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The Redeemers, once a faction in the Democratic Party, helped to establish Democrat rule in West Virginia after the Civil War. Though Republicans were the Union party and had controlled West Virginia throughout the war, Democrats remained a force in state politics. The Democratic Party was composed of groups that historian John Alexander Williams labeled the ‘‘Redeemers, Regulars, Agrarians and the Kanawha Ring.’’ The Redeemers, largely former Confederates whose philosophies reflected rural and antebellum values, were strongest in eastern and southern counties. The Redeemers were hampered by post-war laws restricting the right of ex-Confederates to vote and hold office. During this period Regulars such as Johnson Newlon Camden and Henry Gassaway Davis increased their political power at the expense of the ex-Confederates. Redeemers, representing the landed aristocracy, viewed industrialists such as Davis and Camden with suspicion.

The party eventually realized that ex-Confederates had to be brought back into the political arena. The solution was the 1871 Flick Amendment, which guaranteed the right to vote to all males over 21 and repealed the political restrictions on former Confederates. Redeemers then quickly became a force in Democratic politics, and several members of the group were elected to statewide office. Redeemers had great influence in the Constitutional Convention of 1872 and restored much of the pre-Civil War political organization at the state and county levels. In 1876, Henry Mason Mathews, a Redeemer and former Confederate officer, was elected the first of the so-called ‘‘Bourbon’’ governors. His election was the culmination of the redemption of the former Confederates. Gradually there was a melding of philosophies between the Regulars and Redeemers which would see Democratic governors seek, and support, industrial development of West Virginia.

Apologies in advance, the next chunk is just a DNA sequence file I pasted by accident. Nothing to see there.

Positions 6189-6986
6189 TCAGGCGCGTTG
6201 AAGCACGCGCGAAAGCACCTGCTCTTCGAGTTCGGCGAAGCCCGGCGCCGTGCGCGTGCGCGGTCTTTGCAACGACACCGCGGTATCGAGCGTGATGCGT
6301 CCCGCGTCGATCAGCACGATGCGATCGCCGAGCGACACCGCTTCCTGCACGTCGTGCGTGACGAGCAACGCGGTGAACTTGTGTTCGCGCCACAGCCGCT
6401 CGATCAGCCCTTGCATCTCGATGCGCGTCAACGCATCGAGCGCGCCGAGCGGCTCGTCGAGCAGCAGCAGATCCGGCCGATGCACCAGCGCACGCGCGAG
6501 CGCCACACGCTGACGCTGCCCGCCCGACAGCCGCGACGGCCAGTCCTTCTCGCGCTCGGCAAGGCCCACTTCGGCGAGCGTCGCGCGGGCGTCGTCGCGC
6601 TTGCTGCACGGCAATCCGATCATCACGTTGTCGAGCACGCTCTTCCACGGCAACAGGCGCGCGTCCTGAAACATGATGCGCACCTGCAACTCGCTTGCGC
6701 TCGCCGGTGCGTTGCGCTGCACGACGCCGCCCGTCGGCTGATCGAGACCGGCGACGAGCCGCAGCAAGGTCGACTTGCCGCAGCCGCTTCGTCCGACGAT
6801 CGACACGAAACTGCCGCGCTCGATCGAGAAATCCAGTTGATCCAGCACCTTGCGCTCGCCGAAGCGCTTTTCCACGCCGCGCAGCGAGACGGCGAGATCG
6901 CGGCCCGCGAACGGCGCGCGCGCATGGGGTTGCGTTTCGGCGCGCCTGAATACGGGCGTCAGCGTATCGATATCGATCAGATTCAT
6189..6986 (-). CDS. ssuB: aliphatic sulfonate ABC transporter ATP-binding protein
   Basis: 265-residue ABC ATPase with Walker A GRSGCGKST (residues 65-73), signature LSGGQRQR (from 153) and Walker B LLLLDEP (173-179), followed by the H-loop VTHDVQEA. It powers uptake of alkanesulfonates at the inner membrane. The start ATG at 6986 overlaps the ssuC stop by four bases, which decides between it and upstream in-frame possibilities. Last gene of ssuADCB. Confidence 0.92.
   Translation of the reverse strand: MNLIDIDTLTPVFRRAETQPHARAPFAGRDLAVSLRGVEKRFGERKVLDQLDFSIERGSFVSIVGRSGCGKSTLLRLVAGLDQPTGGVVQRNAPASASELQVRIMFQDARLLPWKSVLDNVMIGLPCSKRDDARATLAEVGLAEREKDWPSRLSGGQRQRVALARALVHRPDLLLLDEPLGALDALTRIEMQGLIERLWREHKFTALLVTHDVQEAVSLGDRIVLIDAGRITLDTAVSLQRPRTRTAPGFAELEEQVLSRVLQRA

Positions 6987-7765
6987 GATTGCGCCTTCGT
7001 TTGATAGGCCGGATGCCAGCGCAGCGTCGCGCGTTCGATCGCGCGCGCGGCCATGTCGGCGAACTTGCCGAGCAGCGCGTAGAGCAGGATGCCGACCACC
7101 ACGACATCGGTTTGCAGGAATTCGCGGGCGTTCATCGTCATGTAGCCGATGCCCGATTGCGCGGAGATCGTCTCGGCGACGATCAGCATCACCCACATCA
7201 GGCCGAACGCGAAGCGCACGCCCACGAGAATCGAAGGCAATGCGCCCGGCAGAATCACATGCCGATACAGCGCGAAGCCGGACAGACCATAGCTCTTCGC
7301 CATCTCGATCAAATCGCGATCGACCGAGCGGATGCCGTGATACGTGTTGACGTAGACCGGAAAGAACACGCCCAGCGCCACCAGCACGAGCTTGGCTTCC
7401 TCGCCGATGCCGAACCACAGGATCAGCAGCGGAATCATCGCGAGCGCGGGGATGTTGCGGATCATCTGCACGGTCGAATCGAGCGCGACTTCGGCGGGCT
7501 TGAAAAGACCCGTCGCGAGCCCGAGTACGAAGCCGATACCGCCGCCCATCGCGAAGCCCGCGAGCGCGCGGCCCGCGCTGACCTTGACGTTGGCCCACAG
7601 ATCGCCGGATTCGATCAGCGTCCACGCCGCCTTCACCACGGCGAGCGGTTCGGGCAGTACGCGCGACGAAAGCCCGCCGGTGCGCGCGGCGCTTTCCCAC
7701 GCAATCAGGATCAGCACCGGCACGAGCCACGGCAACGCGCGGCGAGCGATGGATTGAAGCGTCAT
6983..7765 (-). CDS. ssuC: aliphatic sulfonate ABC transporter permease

Written by Kenneth R. Bailey


  1. Rice, Otis K. & Stephen W. Brown. West Virginia: A History. Lexington: University Press of Kentucky, 1993.

  2. Williams, John Alexander. The New Dominion and the Old. West Virginia History, July 1972.